The Uncertain Republican Congressional TrumpetAlan Carlin | October 2, 2015
Climate policy has sometimes played more of a role in politics than often realized. The most obvious example is Australia, where a series of governments have fallen in recent years based primarily on their climate policies. Although these effects have been much less dramatic in the US, climate policy has had more effects than often realized. The Congressional fight over cap and trade/tax in 2009-10 appears to have resulted in the defeat of a number of Congressional Democrats in the 2010 election who voted for it, and the loss of the US House of Representatives by Democrats starting in 2011. It also played a role in the Democratic losses in the Senate in the 2014 election, although the effects are much less clear.
I hoped that the Republican takeover of the House and Senate would result in active efforts by Congress to counter EPA’s attempts to implement an environmental extremist agenda in general and CO2 emission reductions in particular. To date, however, this has not happened. And as in other areas of major party policy conflicts, such as immigration, the conflict has primarily taken place in the courts, which have played the main role in preventing the Administration from implementing its unilateral approach in this policy area.
Republican Controlled Congress Has Not Exercised Effective Influence on the Obama Administration through Appropriations
It seems strange that Congressional Republicans, despite the efforts of the Senate Majority Leader, Mitch McConnell, who was reelected in 2014 in substantial part based on his opposition to the Administration’s “war on coal,” seem to be unable to implement their expressed views concerning EPA’s environmental extremism and CO2 reduction regulations. I find this odd because the Constitution says that appropriation bills must be originated in the House and approved by both houses of Congress. So why have their expressed views on climate and other controversial policies not been implemented to date? One would think that the Republican House and Senate could simply cut off funds for any Administration program they do not like, like those concerning immigration and the EPA Clean Power Plan (which I call the Skyrocketing Rates Power Plan or SRPP).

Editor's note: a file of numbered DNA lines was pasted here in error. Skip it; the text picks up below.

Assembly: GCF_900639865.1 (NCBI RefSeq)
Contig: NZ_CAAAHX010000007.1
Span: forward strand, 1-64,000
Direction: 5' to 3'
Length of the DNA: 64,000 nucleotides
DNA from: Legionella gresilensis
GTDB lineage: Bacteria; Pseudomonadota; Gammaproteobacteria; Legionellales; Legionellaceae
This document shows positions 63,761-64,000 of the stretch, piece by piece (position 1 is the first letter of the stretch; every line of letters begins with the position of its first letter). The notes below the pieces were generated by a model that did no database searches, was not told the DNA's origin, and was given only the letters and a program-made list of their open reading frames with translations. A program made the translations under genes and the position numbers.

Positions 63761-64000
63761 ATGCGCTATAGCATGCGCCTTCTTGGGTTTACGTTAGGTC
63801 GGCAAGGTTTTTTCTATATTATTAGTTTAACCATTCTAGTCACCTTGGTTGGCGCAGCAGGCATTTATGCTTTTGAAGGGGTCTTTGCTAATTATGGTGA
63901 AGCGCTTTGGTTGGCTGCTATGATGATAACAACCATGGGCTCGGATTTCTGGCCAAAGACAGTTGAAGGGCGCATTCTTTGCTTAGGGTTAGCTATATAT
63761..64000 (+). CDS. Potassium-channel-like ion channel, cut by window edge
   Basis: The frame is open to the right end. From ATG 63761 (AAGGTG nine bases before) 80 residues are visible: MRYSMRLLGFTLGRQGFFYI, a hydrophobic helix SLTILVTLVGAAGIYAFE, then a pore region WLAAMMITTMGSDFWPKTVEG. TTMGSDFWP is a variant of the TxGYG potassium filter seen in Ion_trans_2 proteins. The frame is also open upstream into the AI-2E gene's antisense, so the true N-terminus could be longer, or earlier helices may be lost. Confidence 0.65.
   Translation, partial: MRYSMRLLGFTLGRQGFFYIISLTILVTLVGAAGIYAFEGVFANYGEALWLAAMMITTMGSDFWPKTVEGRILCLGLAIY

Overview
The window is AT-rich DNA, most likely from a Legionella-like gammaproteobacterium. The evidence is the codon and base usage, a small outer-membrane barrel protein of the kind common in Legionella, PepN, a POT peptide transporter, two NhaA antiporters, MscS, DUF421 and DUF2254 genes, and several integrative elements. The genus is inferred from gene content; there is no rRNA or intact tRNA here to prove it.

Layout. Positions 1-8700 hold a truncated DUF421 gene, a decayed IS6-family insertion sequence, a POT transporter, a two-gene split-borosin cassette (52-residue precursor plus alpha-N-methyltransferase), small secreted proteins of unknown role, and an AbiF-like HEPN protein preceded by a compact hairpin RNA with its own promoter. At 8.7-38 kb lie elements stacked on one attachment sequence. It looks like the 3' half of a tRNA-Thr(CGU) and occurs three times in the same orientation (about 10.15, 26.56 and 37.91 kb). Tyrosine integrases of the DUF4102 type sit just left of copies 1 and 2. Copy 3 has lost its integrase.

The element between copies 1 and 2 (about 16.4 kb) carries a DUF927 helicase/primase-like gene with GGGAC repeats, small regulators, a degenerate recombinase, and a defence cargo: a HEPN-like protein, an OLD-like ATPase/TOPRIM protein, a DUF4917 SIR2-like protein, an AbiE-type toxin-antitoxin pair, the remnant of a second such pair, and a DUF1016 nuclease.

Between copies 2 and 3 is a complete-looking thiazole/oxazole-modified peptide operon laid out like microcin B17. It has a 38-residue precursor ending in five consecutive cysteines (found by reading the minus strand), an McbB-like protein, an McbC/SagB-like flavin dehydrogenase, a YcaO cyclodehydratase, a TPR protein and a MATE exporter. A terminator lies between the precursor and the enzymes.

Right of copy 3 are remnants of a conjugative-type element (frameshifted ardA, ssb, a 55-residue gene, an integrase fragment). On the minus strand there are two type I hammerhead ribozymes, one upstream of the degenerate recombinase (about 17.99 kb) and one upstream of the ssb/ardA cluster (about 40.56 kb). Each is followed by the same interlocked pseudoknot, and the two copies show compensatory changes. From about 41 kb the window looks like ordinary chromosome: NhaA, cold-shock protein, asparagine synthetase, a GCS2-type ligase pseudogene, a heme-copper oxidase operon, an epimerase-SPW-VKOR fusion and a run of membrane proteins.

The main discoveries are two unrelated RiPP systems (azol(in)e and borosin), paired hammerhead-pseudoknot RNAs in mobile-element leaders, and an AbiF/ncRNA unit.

But the Democrats have continued their very effective approach of trying to force Congress to not make “normal” appropriations by groupings of Federal departments and agencies. The alternative, an omnibus continuing resolution, used during most of the Obama Administration, allows the Administration to exercise maximum influence on appropriation bills by threatening a government-wide shutdown if Congress does not appropriate what the Administration wants or imposes “policy” riders such as barring funds for SRPP.
An Alternative Approach to Federal Appropriations
One alternative approach is to subdivide the Federal budget into much smaller pieces, even down to the sub-agency or sub-departmental level. In this approach, the maximum credible threat the Administration could make would be to shut down one sub-Agency or sub-Department by having Obama veto the corresponding appropriation bill, which would provide much less leverage for the Administration to get what it wants in terms of appropriation bills. To its credit, in 2015 Congress has tried to restart the pre-Obama “normal” appropriation process, but Democrats have countered by keeping the resulting bills off the Senate floor.
So on September 30 the first government-wide continuing resolution was passed for Fiscal Year 2016 on the last possible day before a Government shutdown. And as expected, there were no “policy” riders or dramatic changes in funding levels. So the first major opportunity for Congress to significantly influence spending and policy in Fiscal 2016 has been lost. Possibly related to all this, John Boehner, the House Speaker, resigned last week under pressure from the right wing of his Party, apparently out of concern that he was not taking a strong enough stand against the Administration. This suggests a lack of unity and careful strategy as to how to counter the Administration’s attempt to usurp the Constitutional powers of Congress, particularly with regard to appropriations. This is the basis for my characterization of the Republicans in Congress as an uncertain trumpet on climate policy.
I hope that this problem will soon be resolved in favor of restoring the Constitutional powers of Congress over appropriations.
My new book, Environmentalism Gone Mad, available from the book Website, provides greater detail and sources for the observations and events discussed here prior to 2015.